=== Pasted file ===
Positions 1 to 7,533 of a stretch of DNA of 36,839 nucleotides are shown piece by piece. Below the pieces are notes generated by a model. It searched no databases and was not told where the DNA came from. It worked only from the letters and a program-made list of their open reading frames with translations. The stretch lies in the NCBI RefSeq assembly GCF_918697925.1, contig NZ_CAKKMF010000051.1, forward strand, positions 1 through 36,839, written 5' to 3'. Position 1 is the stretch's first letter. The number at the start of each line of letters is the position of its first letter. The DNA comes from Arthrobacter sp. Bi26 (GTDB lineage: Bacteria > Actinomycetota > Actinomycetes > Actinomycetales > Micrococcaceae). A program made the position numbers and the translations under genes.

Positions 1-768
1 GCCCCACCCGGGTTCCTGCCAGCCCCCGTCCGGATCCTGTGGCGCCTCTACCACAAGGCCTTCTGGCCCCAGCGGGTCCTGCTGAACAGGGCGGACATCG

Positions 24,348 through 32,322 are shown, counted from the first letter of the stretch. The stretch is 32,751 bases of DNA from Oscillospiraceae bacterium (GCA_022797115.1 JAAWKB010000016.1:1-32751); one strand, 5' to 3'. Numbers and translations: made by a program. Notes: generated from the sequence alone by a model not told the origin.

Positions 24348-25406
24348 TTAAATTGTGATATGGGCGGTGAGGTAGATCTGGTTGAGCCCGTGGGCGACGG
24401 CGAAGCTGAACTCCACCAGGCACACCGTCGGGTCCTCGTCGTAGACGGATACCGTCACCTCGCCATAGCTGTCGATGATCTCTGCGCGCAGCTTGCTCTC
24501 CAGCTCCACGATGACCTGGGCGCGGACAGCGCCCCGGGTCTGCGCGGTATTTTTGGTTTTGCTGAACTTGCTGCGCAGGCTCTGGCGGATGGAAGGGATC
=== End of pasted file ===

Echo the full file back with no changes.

Positions 1 to 7,533 of a stretch of DNA of 36,839 nucleotides are shown piece by piece. Below the pieces are notes generated by a model. It searched no databases and was not told where the DNA came from. It worked only from the letters and a program-made list of their open reading frames with translations. The stretch lies in the NCBI RefSeq assembly GCF_918697925.1, contig NZ_CAKKMF010000051.1, forward strand, positions 1 through 36,839, written 5' to 3'. Position 1 is the stretch's first letter. The number at the start of each line of letters is the position of its first letter. The DNA comes from Arthrobacter sp. Bi26 (GTDB lineage: Bacteria > Actinomycetota > Actinomycetes > Actinomycetales > Micrococcaceae). A program made the position numbers and the translations under genes.

Positions 1-768
1 GCCCCACCCGGGTTCCTGCCAGCCCCCGTCCGGATCCTGTGGCGCCTCTACCACAAGGCCTTCTGGCCCCAGCGGGTCCTGCTGAACAGGGCGGACATCG

Positions 24,348 through 32,322 are shown, counted from the first letter of the stretch. The stretch is 32,751 bases of DNA from Oscillospiraceae bacterium (GCA_022797115.1 JAAWKB010000016.1:1-32751); one strand, 5' to 3'. Numbers and translations: made by a program. Notes: generated from the sequence alone by a model not told the origin.

Positions 24348-25406
24348 TTAAATTGTGATATGGGCGGTGAGGTAGATCTGGTTGAGCCCGTGGGCGACGG
24401 CGAAGCTGAACTCCACCAGGCACACCGTCGGGTCCTCGTCGTAGACGGATACCGTCACCTCGCCATAGCTGTCGATGATCTCTGCGCGCAGCTTGCTCTC
24501 CAGCTCCACGATGACCTGGGCGCGGACAGCGCCCCGGGTCTGCGCGGTATTTTTGGTTTTGCTGAACTTGCTGCGCAGGCTCTGGCGGATGGAAGGGATC